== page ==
Category talk:Development

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What is Accessibility?

Making your website available to as many people as possible

  • Blind
  • Sight impaired (long sighted, short sighted, colour blind, cataracts, etc.)
  • Deaf
  • Motion impaired
  • Mentally impaired

The solutions to these disabilities are not difficult, however they do require forethought. For example:

Disability User Issue Website Issue Impact Solution
poor eyesight The user can't read small text Using fixed size fonts User cannot make text larger in IE Use relative size fonts
blind The user can't see new popup windows Using popups User cannot use the back button in their browser or know they are in a popup Don't use popups (unless as a last resort)

There are many more examples.

Basic Tips

  • Give your images meaningful ALT text (No ALT text and the URL is read out)
    • If the image adds to the content, describe it properly
    • If the image is just to be pretty, have alt="". (Screen readers will ignore the image)
  • Use skip links (Skip to Content, Skip to Navigation, etc.)
    • Hide them with CSS and your regular users will never know
  • Don't rely on Javascript
  • Have a decent amount of contrast in your styles
  • Have code flow logically from top to bottom
    • Header
    • Navigation
    • Content
    • Footer
  • Use HTML headings. One H1 per page then logical H2 through to H6. Don't use headings for things that aren't headings.
  • Use UL's and OL's for lists (including navigation)
  • Validate your code
  • Hyperlinks should have full context. "Here are some photos of my trip to Bucklame" vs. "Here are some photos of my trip to Bucklame"
    • Screen readers are able to grab just the links from a page
  • Ensure that all functionality is accessible via the keyboard

WCAG 2.0 Cheat Sheet

The Web Content Accessibility Guidelines 2.0 (WCAG 2.0) is a document that discusses how to make online content accessible to people with disabilities and non-disabled users. Here is a cheat sheet containing the most important techniques included in WCAG 2.0.

Principle 1: Perceivable

  • Non-text content should have text equivalents
    • Images should have text descriptions
    • Videos should have captions
    • Audio should have text transcripts
  • Use appropriate semantic elements and ensure that structural relationships presented visually are available through the markup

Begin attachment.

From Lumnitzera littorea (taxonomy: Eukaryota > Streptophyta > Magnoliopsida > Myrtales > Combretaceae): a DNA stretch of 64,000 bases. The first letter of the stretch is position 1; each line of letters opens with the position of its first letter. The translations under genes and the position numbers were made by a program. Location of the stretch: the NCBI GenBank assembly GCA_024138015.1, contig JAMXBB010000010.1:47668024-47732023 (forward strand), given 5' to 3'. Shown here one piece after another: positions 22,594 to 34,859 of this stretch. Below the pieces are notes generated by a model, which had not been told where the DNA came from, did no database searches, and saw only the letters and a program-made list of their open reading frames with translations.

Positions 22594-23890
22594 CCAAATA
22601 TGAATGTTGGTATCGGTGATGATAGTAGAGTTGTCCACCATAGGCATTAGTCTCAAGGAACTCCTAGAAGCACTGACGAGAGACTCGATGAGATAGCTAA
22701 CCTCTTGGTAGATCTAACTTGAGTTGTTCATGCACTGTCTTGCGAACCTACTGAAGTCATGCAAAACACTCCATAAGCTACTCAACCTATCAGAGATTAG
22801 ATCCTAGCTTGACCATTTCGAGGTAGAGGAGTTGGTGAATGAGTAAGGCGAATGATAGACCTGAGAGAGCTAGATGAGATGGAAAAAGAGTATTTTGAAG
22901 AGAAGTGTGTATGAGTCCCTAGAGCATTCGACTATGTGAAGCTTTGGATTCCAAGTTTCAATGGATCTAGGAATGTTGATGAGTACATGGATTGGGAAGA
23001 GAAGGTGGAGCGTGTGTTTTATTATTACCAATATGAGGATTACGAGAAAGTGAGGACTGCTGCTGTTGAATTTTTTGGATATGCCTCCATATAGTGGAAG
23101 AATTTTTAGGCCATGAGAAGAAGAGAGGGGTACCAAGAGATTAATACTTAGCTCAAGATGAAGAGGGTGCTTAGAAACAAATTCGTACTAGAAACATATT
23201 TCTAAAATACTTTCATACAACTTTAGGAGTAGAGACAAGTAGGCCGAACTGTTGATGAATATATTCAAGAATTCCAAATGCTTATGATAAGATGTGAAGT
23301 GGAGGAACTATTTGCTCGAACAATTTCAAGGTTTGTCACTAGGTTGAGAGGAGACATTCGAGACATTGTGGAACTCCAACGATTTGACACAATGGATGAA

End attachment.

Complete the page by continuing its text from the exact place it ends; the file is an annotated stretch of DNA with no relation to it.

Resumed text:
• Headings should use HTML headings
    • Lists should use HTML lists
  • Ensure that the reading sequence presented visually is available through the markup
  • Avoid relying on sensory characteristics such as shape or visual location when providing instructions
  • Colour contrast ratios should be sufficient to support easy reading
  • Avoid using colour as the sole means of conveying information
  • Provide a means to play/pause/stop audio in a page
  • Ensure that the page remains usable when text is resized to 200%

Principle 2: Operable

  • All functionality should be available via the keyboard
  • During sessions where there is a time limit, provide a means to extend the time
  • Do not design content in a way that is known to cause seizures (content that flashes more than three times per second)
  • Provide a means to bypass repetitive blocks of content
  • Page titles should describe the page's content or purpose, and should preferably be unique
  • Keyboard users should be able to navigate the page sequentially and the page should retain its meaning
  • Link text should describe the link's purpose
  • Headings and labels should describe their topic and purpose
  • Keyboard focus should always be visibly indicated

Principle 3: Understandable

  • Define the language of the page
  • If parts of a page are in a different language, that language is identified
  • Try to make text easy to read and understand
  • Ensure that when a page element receives or loses focus, it does not change the context of the page, such as loading a new page
  • Ensure that when an interactive element receives input, it does not change the context of the page unless the user has been warned
  • Ensure that navigational structures repeated on multiple pages occur in the same order on the page each time they appear
  • Ensure that elements with the same functionality are consistently identified
  • Enable users to easily determine errors they have made
  • Provide clear labels and instructions wherever user input is required
  • If there is an error in user input, provide suggestions on how to correct it
  • For legal or financial forms that modify user data in a database, allow the user to reverse any changes or to correct any errors prior to submission

Principle 4: Robust

  • Ensure that HTML markup is used according to specification
  • Ensure that for all custom-built components, the components' state, properties and values are provided in the markup



Automated tools are not a sufficient test of accessibility, however they are a starting point. The best testing is with real users.